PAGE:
UAE: Increased social media use cause low attention span, higher aggression in children

Prolonged social media usage is worsening various issues among children in the UAE with kids spending around three hours daily on these platforms.

The heightened challenges include increased anxiety, attention difficulties, academic struggles, and, in certain instances, speech delays.

Experts explained social media platforms stimulate the release of dopamine in the brain, encouraging repeated engagement. The shares, likes, and comments on these platforms activate the brain’s reward centre, creating a sensation similar to the pleasure experienced during gambling or substance use, leading to continued user return.

Average of 8.4 social media accounts

The Middle East and North Africa (Mena) region reportedly boasts some of the highest per capita adoption rates of social media networks. Users in Mena have an average of 8.4 social media accounts.

According to research done in the recent past from the ASDA’A BCW Arab Youth Survey, the Mena region’s top five countries in terms of TikTok reach include the UAE, Saudi Arabia, Kuwait, Qatar, and Iraq.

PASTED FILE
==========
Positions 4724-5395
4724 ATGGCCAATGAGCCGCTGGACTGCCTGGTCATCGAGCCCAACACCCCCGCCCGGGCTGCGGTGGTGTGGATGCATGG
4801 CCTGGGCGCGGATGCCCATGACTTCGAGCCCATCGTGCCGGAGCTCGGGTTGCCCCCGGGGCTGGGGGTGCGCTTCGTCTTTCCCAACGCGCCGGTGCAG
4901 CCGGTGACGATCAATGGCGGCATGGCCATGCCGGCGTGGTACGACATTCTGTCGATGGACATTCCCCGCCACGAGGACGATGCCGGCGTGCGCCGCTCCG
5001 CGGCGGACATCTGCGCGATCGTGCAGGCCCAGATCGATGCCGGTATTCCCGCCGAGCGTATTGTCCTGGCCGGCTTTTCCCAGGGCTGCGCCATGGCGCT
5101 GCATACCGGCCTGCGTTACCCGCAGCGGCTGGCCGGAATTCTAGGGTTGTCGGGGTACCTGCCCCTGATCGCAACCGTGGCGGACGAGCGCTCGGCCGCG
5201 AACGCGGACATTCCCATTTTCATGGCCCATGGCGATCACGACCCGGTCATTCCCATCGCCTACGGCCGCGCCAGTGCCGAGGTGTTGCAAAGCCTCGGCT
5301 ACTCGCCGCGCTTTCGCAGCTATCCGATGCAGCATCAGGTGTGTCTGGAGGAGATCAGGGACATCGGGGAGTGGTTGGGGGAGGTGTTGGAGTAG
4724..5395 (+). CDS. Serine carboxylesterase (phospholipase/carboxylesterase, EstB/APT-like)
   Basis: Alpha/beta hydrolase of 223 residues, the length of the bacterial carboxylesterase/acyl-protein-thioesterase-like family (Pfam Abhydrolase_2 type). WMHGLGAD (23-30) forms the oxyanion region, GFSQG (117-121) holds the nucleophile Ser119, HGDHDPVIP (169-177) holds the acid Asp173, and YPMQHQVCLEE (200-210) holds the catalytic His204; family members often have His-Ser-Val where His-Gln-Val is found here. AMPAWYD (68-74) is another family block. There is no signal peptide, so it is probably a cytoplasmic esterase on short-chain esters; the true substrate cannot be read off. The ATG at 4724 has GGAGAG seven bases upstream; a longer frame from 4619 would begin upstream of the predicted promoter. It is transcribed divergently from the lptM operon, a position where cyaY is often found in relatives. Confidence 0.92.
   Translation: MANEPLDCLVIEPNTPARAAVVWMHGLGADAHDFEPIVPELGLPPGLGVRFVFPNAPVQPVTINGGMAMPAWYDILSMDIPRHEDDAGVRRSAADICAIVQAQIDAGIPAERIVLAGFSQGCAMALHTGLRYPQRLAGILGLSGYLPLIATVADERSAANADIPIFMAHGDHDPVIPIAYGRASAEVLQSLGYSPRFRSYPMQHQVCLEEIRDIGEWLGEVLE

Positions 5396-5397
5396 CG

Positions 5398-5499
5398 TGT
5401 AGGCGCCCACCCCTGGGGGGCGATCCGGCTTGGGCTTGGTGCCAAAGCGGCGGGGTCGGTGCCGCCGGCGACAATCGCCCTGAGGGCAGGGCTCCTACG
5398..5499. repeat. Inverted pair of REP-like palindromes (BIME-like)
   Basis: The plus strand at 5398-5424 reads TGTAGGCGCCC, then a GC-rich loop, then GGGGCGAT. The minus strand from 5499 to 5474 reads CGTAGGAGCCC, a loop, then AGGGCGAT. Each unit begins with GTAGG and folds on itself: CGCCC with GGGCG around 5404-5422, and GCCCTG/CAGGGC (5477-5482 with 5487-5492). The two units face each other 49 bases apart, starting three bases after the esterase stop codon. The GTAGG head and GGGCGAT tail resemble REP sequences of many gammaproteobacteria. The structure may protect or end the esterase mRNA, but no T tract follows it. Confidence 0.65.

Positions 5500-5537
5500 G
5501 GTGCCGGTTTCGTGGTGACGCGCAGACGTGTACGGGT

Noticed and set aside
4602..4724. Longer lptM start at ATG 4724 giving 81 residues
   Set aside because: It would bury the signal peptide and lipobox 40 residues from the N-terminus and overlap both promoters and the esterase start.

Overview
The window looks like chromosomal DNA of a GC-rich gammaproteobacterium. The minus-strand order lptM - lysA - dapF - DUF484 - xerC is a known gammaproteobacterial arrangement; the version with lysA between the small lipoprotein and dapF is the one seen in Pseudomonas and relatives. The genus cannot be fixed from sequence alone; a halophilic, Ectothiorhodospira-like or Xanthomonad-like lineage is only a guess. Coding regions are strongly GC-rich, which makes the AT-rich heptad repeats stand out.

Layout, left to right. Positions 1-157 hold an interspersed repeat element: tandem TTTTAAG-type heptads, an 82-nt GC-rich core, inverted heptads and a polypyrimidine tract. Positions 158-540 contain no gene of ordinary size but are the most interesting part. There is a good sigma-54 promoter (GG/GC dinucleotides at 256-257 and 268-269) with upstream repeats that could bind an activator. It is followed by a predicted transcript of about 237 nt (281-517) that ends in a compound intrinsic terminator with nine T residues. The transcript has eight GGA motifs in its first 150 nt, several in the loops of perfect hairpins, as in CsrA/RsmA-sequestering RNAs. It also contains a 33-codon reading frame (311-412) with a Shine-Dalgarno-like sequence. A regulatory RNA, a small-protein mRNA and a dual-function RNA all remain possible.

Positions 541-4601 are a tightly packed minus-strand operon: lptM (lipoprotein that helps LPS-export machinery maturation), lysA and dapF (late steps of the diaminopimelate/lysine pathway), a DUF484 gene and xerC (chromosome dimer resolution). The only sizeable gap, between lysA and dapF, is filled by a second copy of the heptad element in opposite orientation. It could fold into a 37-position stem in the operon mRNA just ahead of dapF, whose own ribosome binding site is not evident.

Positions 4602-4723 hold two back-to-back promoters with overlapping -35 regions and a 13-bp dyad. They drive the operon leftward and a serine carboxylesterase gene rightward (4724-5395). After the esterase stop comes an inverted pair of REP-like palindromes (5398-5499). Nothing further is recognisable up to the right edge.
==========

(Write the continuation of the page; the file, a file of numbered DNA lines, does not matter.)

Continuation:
Average of around 6-8 hours daily

Globally, Facebook and YouTube are the most used social media platforms today. Saudi Arabia, Iraq, and Egypt rank among the top 15 largest national markets for Snapchat.

Meanwhile, medics emphasised complaints from patients regarding increased social media usage among children revolve around a variety of behavioural issues that have emerged or worsened following prolonged exposure to social media platforms.

Low attention span, increased aggression

Common complaints include a reduction in attention span, leading to poor academic performance and increased aggression among children.

“Some others are displaying oppositional defiant disorder or conduct disorder tendencies. There has also been an increase in diagnoses of attention deficit hyperactivity disorder (ADHD) and speech delay, possibly linked to excessive screen time. Substance use disorders may also arise,” said Dr Bino Mary Chacko, Specialist Psychiatrist, Medeor Hospital, Abu Dhabi.

Following the Covid-19 pandemic, where reliance on social media increased significantly due to restrictions on in-person interactions, experts pointed out that parents may have felt compelled to relax their control over their children’s social media usage.

Read More: Khaleej Times | alkhaleej

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